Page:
Albertina Nakale Windhoek-The Hospitality Association of Namibia (HAN) says it is heartening and reassuring to see that some international travel experts view Namibia as a very affordable destination to travel to, which makes the country very competitive on the international tourism platform. HAN chief executive officer Gitta Paetzold said that in discussions with key tourism stakeholders last week, it was agreed that while Namibia is still a bestseller, the fact that Namibia has many repeater tourists allows it to venture into more specialized packages, which will enable visitors to delve more in detail into experiencing a place, its people, cultures and the environment. “Namibia remains a very popular destination, with a recent ranking by the international institution Bloomberg listing it as part of the 20 most popular destinations worldwide, and together we need to ensure that we explore the opportunities and challenges this ranking brings. A recent ranking by Forbes Magazine even rated Namibia as one of the most affordable travel destinations in Africa, another important accolade,” she said. She said Namibia is a special travel destination due to the fact that it offers a great variety of products and packages, catering for both the high-quality, exclusive taste as well as the traveller touring on a shoestring budget. According to her, much of Namibia’s exposure is due to the extensive coverage that the NTB Frankfurt office managed to gain in international media and with key corporates, through countless campaigns and special projects, be it promotion of travel equipment, cameras and other products. She added that it was agreed that more flexibility and creativity in packaging Namibia – both in terms of offering highlights in different seasons and amending the tour itineraries to offer diverse circular tours – would address the bottleneck in some of the hotspots of Namibia. These, she says, include Sossusvlei, Sand & Sea Unesco Heritage site, Twyfelfontein and the Etosha National Park. HAN initiated a tourism stakeholder meeting where selected people from the tour operation, car rental and accommodation sectors, and the Namibia Tourism Board (NTB), gathered. They came together to discuss ways of optimising Namibia’s tourism infrastructure, convinced that greater interaction, management of and flexibility in the reservation systems may allow for occupancies to reach a level of 80 percent in the high season, as Namibia currently does experience a high demand in its places and services. In 2017 Namibia was able to maintain the high performance and good results attained in the previous year, with overall room occupancy in 2017 reaching 58.5 percent, which is only one percentage point lower than 2016. Paetzold said a worthy observation is the fact that the occupancies during the first two quarters of 2017 were on average 2 percent higher than during the same period in 2016 – indicating a shift towards balancing out the load to the traditional low season. “This trend must be pursued to alleviate the pressure on the high season in the second half of the year,” Paetzold noted. Looking at nationalities, she explained it is worthy to note that the domestic market, which constituted just under a third of all occupancies last year, seems to have experienced a dip (some 4%) in 2017. But she said Namibia enjoyed an increase of 4 percent from the German-speaking part of Europe, with a total of over 27 percent of visitors coming from that part of the world. France, Italy, the United Kingdom, Spain, Portugal and the United States of America all showed a slight increase too, which Paetzold says is proof that the European market still holds great potential for Namibia and remains the key source market. Visiting numbers from South Africa decreased by some 1.5 percent last year to some 11.5 percent of total guests at Namibian-registered establishments. “Both the performance of the domestic and the SA markets seem reflective of the tight economic grip both countries and its people find themselves in,” she said.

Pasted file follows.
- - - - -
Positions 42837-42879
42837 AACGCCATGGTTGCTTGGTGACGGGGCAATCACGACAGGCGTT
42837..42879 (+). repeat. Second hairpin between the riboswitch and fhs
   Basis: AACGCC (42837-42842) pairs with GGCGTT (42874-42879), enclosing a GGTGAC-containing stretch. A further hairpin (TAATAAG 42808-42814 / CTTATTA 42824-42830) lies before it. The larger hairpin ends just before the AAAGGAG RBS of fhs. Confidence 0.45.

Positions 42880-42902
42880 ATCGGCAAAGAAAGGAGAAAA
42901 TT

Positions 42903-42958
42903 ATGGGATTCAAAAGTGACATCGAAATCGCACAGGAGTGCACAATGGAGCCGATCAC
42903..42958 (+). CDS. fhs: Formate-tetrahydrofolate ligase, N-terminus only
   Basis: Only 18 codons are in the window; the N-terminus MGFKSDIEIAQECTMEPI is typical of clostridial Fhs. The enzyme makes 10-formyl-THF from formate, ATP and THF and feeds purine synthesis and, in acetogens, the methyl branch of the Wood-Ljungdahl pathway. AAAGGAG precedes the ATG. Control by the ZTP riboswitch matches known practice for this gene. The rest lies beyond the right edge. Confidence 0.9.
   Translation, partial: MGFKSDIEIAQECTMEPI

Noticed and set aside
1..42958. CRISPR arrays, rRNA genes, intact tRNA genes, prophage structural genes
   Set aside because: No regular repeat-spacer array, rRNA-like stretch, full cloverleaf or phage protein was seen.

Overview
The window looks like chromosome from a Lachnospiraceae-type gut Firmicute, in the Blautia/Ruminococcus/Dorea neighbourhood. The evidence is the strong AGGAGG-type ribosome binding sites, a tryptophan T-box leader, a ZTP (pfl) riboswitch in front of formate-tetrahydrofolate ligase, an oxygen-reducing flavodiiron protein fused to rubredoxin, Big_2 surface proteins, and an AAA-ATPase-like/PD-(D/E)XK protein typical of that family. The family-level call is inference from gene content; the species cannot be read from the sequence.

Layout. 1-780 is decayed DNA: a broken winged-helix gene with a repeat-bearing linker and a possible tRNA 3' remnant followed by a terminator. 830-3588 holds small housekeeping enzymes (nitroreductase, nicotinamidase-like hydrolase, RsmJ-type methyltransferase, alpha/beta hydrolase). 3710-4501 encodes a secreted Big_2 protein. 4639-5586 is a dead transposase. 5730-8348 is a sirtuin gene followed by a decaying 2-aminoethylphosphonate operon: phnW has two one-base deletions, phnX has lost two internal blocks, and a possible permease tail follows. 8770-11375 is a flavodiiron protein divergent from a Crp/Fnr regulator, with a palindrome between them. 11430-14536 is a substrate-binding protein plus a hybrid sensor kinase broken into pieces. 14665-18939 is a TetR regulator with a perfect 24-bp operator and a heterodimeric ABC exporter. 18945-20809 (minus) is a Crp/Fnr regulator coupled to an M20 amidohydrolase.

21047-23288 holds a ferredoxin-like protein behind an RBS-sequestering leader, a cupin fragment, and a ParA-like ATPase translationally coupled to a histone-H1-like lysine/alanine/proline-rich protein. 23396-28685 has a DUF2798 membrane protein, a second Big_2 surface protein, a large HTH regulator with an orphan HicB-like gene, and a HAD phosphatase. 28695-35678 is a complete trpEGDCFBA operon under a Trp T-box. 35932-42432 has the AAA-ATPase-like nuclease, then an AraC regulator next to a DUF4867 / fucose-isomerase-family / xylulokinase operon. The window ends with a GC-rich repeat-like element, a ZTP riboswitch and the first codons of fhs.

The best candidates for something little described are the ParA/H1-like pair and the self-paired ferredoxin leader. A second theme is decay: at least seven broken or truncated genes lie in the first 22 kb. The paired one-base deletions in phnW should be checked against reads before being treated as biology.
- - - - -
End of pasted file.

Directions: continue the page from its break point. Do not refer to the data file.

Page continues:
2018-01-30 09:19:38 7 months ago